On 8 February last year the European Commission issued a notice to stakeholders on the “Withdrawal of the United Kingdom and EU rules in the field of Banking and Payment Services”. The notice stated that, subject to any transitional arrangement that may be contained in a possible withdrawal agreement, as of the withdrawal date the EU rules in the field of payment services in the internal market will no longer apply to the United Kingdom.
It warned that UK entities providing payment services, as well as e-money issuing, will lose the ability to passport; meaning that those entities will no longer be allowed to provide services in the EU on the basis of their current authorisations.
As part of contingency action planning focused on a no-deal scenario, the European Commission issued a further communication on 13 November “Preparing for the withdrawal of the United Kingdom from the European Union”. The Commission repeated the earlier warning and stressed that contingency measures taken by national or EU authorities cannot replace the preparations that each business must take. Where new authorisations are required, regulated entities were reminded of their responsibility to apply in good time.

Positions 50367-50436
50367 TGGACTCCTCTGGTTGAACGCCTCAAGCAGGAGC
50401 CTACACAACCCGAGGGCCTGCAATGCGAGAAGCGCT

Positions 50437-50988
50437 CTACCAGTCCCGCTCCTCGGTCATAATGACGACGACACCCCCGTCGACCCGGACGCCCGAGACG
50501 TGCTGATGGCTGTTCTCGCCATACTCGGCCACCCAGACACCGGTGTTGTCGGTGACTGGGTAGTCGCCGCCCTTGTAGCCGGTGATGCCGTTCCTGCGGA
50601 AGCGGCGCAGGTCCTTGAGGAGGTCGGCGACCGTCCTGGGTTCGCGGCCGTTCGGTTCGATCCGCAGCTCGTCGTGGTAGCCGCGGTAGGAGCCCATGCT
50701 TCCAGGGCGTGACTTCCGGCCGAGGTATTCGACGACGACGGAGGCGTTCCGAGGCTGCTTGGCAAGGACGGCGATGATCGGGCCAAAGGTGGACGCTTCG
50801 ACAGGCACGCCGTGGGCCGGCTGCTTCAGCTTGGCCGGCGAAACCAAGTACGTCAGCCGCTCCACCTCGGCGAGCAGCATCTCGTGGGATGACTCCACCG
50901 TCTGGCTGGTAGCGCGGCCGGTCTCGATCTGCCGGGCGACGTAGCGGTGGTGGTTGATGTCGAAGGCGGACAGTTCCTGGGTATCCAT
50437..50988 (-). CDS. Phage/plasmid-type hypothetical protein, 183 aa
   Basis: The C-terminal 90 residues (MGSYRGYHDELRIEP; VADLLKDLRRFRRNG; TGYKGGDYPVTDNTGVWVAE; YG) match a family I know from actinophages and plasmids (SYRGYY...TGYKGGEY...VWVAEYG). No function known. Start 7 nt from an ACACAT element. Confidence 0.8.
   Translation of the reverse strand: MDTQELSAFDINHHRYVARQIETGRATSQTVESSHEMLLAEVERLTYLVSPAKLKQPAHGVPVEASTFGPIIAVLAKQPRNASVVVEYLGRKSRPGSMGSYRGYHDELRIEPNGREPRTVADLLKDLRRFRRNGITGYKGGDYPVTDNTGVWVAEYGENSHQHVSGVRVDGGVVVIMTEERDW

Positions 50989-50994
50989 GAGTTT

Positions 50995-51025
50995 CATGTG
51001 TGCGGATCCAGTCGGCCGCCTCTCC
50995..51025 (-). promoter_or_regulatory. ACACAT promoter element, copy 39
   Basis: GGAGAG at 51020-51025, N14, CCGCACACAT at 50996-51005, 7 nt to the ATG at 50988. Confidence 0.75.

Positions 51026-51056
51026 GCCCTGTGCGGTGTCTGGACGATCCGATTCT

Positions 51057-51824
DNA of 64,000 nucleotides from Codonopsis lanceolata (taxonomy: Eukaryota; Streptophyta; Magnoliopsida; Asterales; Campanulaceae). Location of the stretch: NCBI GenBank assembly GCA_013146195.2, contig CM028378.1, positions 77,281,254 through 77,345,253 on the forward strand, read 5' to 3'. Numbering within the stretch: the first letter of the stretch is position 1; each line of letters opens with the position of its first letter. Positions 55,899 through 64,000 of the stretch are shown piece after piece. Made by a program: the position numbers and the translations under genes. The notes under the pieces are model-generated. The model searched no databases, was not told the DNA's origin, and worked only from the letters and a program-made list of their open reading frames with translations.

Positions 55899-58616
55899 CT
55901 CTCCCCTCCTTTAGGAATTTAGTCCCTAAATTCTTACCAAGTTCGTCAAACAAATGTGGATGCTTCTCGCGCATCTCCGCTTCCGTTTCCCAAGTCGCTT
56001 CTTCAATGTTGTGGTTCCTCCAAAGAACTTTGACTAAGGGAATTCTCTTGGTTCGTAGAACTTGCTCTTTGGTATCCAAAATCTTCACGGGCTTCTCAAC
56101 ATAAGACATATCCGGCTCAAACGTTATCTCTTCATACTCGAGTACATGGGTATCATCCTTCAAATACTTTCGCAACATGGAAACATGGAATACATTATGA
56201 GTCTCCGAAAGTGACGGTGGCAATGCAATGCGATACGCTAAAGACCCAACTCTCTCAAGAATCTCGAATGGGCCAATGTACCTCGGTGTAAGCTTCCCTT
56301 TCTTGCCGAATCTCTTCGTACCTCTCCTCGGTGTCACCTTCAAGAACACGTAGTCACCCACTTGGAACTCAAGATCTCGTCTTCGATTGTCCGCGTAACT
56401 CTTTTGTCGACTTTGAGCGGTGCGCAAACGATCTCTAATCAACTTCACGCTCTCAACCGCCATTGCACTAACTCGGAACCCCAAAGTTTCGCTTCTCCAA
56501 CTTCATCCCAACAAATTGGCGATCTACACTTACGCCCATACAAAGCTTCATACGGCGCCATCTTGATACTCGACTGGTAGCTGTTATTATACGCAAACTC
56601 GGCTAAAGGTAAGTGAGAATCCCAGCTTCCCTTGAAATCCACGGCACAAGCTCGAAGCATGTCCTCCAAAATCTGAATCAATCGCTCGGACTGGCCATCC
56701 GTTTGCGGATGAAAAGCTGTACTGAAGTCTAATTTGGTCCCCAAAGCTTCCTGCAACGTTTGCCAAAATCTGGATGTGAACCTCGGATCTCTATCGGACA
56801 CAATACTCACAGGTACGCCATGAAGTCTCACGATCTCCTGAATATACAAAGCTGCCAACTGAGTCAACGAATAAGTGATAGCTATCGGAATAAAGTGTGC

The Deputy may be interested to know that the referenced firm announced on 13 December that its application for a European banking licence had been approved by the European Central Bank, and that it intends to passport its Lithuanian banking license to other EU jurisdictions.